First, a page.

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My New Book!
My New Book!

Monday, December 13, 2010

December 13, 2010: The Definition of Insanity

In March 1841, a thirty-nine year-old teacher and social worker named Dorothea Dix visited East Cambridge Jail in Massachusetts. She was there to teach a Sunday School class for female prisoners, but what immediately and entirely drew her attention were the conditions in which all of the inmates—but most egregiously, to her sensitive perspective, the mentally ill and disabled, who were held there not because they had necessarily committed a crime but because the facility doubled as an asylum, as almost all American prisons in the era did—were held. Among other things, the facility was entirely unheated and had been kept that way throughout the New England winter; when Dix inquired about this policy, she was told that “the insane do not feel heat or cold.”
That falsehood represents just the tip of a very sizeable iceberg of misinformation that constituted the vast, vast majority of public and even medical thinking about the mentally ill in the first half of the 19th century. But Dix was not one to accept conventional or traditional wisdom, no matter how widespread or entrenched it might be. She took it upon herself to visit virtually all of the state’s jails and almshouses (the latter a more charitable but often no more suitable space in which the mentally ill were housed), talked at length with all those who worked in them as well as (when she could) some of those who were housed there, and wrote up incredibly detailed and thorough notes on the eerily similar conditions she observed throughout her travels; she turned those notes into a document for the Massachusetts legislature, and won as a result a significant state outlay of funds to expand the Worcester State Hospital and make it into a much more appropriate home for the state’s mentally ill wards.
That successful journey was only the beginning of an epic quest that would encompass much of Dix’s remaining forty-odd years of life; she would eventually travel across every state east of the Mississippi and even numerous European nations, visiting facilities constantly and working tirelessly to improve conditions in those facilities, to advocate for the opening of better facilities, and, perhaps most significantly, to change fundamentally the way society viewed these individuals and communities. Dix once wrote, as evidence for why she knew that many can be “raised from these base conditions,” of a young woman who “was for years ‘a raging maniac’ chained in a cage and whipped to control her acts and words. She was helped by a husband and wife who agreed to take care of her in their home and slowly she recovered her senses.” This woman represents only one individual among the untold millions who were positively influenced by Dix’s work and perspective, but of course even one individual’s live so radically changed for the better is a significant achievement; to contemplate how many people around the world were given the opportunity to go from unheated cages and brutal beatings to sensitive care and treatment by Dix’s efforts is to truly understand how much one inspiring American can do and transform in a life’s work.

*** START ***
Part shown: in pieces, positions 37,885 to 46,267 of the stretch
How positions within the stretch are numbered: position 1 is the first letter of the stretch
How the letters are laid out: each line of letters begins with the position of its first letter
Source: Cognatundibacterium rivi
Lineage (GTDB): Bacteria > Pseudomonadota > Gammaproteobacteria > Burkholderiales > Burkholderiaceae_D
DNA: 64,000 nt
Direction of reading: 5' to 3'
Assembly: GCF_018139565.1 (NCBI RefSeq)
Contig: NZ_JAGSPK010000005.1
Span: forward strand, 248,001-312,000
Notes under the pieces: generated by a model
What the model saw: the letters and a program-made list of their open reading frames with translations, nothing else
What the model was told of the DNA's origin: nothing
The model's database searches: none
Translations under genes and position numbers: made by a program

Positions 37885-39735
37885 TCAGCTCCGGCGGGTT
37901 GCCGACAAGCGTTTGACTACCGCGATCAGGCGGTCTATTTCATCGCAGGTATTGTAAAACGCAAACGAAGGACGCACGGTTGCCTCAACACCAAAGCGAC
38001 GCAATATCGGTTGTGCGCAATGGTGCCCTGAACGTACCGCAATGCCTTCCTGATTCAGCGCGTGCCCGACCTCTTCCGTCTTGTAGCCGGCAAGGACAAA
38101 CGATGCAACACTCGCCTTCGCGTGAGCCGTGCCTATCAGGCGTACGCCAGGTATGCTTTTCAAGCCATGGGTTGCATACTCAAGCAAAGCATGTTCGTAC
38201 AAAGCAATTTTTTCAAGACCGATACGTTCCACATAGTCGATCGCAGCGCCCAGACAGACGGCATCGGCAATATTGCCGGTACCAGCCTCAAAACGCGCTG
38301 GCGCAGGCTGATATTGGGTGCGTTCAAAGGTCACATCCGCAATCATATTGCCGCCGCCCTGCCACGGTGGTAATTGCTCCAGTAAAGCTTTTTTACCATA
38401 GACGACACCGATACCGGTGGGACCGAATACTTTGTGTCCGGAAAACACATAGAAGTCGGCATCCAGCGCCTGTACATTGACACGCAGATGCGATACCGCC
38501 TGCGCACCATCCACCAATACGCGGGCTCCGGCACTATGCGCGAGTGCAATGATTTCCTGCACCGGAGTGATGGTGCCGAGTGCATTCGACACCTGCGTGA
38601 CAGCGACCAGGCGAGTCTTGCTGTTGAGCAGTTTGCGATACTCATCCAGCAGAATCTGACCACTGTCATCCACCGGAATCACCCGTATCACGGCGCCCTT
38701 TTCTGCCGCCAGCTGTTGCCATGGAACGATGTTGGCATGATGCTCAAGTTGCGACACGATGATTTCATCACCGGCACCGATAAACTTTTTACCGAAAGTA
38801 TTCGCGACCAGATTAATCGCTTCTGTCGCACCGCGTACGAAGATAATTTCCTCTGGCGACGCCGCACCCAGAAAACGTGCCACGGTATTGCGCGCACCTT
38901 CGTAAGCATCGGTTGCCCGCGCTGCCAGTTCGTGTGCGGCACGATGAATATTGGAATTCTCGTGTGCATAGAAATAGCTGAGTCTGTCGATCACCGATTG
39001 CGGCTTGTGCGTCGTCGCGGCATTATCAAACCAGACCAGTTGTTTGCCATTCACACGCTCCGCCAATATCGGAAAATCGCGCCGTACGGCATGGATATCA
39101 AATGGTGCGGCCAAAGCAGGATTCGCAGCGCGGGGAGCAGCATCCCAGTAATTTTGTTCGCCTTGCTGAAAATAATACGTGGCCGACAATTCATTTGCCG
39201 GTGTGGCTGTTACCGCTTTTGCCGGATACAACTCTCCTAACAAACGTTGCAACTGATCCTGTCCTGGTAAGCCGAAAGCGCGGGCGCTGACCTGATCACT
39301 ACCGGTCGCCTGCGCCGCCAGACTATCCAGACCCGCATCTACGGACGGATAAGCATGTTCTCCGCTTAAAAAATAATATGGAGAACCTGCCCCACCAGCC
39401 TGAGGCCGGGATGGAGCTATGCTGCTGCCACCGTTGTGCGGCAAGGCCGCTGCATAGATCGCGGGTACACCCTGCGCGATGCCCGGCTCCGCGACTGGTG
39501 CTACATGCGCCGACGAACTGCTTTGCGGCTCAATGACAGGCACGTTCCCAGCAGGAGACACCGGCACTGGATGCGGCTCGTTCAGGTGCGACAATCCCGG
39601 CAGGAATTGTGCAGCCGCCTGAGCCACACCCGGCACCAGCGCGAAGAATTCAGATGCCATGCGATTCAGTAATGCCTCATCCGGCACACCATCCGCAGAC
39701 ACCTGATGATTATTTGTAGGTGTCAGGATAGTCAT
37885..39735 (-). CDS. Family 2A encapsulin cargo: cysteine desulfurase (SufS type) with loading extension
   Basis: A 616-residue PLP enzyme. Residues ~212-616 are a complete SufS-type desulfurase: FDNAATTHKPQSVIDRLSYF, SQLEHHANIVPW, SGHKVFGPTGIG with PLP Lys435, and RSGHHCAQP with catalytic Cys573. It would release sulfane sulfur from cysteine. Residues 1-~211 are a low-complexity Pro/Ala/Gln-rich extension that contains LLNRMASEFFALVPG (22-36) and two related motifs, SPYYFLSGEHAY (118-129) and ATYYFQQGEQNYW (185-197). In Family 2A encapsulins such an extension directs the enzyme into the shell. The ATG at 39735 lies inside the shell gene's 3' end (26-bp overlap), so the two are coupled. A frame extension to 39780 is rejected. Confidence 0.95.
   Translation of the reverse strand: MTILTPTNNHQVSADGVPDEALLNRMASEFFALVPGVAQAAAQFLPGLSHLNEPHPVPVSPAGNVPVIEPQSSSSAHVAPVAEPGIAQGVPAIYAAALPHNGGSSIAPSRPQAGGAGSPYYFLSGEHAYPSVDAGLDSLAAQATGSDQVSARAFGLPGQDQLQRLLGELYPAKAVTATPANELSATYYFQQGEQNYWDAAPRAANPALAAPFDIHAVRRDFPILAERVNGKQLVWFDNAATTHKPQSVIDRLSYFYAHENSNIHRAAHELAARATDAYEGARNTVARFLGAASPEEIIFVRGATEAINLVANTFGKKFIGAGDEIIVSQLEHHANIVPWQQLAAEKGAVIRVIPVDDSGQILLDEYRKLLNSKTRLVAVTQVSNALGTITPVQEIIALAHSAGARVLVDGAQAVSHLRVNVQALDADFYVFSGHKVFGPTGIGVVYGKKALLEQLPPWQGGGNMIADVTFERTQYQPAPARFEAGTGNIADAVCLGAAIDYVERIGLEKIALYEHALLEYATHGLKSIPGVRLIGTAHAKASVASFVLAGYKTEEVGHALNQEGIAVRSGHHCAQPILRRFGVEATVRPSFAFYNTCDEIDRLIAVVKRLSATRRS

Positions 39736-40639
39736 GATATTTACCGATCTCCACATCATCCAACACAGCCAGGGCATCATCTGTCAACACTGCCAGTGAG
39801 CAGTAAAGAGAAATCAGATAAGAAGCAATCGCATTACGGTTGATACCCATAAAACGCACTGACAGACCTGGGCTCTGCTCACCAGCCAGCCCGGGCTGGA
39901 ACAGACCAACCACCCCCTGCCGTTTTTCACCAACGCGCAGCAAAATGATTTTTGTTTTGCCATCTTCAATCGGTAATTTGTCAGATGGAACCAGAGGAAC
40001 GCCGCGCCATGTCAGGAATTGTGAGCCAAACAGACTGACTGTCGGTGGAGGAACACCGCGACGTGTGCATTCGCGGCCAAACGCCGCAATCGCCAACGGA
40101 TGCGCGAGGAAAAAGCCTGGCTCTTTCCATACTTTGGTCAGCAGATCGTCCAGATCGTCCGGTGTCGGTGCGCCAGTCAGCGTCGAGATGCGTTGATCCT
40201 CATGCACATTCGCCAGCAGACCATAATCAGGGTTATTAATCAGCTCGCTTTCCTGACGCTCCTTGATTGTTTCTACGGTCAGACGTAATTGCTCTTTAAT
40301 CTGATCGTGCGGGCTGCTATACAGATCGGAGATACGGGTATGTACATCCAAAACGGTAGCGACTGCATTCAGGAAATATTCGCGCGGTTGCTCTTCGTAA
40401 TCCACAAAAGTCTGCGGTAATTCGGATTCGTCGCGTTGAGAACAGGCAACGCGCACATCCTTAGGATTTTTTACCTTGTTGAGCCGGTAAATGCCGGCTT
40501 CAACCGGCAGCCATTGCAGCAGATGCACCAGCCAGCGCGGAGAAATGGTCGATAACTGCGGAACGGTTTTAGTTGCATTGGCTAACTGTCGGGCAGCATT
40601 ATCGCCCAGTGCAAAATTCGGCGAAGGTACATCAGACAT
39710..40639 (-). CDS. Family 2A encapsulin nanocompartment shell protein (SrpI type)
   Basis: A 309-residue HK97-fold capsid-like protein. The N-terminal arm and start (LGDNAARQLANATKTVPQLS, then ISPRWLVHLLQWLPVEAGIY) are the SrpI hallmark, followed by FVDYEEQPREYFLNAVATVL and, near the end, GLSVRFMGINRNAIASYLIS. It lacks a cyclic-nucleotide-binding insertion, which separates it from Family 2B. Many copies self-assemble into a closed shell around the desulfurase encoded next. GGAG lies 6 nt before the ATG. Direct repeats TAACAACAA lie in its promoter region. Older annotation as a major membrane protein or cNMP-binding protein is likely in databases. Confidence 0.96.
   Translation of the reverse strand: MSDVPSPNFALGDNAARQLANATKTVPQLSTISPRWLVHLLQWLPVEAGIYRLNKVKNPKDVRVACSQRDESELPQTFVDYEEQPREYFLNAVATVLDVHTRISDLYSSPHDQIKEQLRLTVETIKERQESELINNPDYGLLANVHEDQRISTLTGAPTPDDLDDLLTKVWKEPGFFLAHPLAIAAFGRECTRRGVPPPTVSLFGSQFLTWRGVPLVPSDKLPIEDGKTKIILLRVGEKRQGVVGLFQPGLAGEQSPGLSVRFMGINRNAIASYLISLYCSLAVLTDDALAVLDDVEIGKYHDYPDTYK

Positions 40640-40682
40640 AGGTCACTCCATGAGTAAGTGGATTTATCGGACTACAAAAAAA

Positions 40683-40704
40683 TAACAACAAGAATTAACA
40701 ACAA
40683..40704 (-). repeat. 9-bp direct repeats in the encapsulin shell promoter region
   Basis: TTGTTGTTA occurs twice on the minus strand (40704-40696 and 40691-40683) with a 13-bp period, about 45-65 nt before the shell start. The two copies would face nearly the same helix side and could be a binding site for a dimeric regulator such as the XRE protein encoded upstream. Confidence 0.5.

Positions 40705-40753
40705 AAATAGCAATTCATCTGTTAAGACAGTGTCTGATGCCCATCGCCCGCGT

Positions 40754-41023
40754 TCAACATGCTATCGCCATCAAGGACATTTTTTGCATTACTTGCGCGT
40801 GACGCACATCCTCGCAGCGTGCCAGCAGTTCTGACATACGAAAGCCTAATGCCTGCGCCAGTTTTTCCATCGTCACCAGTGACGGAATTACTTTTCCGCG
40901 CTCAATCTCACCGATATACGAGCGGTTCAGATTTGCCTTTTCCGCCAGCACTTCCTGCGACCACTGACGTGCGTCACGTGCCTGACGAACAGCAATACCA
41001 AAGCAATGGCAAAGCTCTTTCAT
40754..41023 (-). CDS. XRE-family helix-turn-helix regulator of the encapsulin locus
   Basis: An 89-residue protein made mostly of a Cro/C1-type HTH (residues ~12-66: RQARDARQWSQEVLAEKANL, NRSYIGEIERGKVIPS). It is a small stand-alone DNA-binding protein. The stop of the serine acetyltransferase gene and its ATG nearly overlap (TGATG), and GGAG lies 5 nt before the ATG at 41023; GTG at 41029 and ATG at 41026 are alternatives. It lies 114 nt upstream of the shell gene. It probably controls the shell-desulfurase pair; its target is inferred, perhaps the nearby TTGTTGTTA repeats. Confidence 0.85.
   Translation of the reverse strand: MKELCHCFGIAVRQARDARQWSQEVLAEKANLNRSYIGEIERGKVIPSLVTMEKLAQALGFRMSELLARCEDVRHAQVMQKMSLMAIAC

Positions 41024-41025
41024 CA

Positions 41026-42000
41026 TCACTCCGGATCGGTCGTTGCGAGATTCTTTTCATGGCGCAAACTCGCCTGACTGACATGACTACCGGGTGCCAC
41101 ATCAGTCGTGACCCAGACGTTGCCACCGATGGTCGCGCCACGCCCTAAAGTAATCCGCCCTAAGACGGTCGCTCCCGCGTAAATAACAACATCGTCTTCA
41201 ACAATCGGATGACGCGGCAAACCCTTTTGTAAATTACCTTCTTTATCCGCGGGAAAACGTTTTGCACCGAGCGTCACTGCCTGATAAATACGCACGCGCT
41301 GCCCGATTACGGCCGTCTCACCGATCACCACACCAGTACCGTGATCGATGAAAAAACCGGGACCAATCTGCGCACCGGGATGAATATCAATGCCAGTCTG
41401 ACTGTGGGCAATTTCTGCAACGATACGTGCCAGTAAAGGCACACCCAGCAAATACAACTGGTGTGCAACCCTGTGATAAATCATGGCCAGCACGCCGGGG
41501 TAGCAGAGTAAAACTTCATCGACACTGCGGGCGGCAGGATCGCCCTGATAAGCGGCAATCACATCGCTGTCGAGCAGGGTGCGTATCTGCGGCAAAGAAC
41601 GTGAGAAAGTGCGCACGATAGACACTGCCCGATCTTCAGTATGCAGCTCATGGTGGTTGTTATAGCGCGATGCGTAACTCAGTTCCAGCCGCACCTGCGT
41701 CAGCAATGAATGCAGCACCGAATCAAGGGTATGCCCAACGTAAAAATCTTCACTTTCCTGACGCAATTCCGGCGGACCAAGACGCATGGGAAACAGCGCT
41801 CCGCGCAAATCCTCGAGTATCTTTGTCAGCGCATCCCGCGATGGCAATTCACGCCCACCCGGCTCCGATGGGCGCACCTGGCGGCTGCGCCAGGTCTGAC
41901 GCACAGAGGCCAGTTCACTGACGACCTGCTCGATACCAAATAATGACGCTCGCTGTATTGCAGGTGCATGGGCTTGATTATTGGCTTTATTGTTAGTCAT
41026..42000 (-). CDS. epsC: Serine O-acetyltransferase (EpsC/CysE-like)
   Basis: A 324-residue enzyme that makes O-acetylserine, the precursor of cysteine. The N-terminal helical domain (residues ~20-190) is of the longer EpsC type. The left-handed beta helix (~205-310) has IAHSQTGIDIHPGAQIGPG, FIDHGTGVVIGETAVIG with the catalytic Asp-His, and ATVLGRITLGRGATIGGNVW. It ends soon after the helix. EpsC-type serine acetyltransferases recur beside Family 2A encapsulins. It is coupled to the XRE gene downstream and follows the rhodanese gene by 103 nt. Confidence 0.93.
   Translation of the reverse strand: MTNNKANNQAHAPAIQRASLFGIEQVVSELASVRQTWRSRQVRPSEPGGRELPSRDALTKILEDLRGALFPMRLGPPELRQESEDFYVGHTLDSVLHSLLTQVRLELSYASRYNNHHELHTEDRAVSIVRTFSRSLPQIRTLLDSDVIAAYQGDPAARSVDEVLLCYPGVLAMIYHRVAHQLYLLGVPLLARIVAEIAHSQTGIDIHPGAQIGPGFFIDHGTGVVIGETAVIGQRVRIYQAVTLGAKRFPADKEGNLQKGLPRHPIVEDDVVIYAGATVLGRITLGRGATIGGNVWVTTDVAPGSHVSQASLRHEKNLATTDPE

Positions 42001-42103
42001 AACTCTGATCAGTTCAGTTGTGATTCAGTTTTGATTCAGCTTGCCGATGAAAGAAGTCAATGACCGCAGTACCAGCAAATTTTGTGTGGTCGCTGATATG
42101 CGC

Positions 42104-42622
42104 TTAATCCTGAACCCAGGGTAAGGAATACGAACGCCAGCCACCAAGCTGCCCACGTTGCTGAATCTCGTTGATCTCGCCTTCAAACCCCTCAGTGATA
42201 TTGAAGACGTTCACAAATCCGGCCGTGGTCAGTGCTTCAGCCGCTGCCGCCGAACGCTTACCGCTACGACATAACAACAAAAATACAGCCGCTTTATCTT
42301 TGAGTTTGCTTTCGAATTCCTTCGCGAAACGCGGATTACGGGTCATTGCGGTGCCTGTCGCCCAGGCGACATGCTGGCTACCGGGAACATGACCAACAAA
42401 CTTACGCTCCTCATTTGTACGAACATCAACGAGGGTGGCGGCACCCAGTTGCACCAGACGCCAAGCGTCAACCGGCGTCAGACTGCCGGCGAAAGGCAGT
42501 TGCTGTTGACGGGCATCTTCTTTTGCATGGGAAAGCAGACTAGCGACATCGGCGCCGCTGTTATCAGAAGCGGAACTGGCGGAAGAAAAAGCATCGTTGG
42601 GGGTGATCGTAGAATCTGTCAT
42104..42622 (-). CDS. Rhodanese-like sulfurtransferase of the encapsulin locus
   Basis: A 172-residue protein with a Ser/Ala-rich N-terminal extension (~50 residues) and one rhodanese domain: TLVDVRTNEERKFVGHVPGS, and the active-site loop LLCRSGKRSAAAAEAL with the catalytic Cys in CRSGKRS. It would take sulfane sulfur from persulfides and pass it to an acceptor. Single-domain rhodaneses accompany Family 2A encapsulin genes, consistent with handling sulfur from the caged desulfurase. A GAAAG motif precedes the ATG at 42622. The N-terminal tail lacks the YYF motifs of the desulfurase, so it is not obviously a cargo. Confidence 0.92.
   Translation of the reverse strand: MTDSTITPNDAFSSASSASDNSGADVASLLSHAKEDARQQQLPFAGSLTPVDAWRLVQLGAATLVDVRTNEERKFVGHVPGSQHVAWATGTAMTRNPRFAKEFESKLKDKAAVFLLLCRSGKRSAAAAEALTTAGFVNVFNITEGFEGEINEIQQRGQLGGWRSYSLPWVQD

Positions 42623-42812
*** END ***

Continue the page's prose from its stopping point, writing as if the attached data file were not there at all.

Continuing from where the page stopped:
Yet as much good as Dix’s efforts accomplished, it would do her memory no honor to pretend that we have adequately shifted our perception or, most importantly, our social and communal treatment of the mentally ill; a late 20th century text like One Flew Over the Cuckoo’s Nest highlights (in fictional but not at all inaccurate form) just how far from desirable our mental institutions often remain. The definition of insanity, the phrase goes, lies in doing the same thing over and over again and expecting different results. Dorothea Dix’s redefinitions are still, it seems, very much needed. More tomorrow, on the alternative and deeply democratic visions of family in two great indie films.
PS. Two links to start with:
1)      Good short bio of Dix that frames her through the lens of the Unitarian church in which she was raised and to which she remained connected throughout her life:
2)      It’s a bit tough to read, but a scan of one of Dix’s influential early works, Remarks on Prisons and Prison Discipline in the United States (1845):

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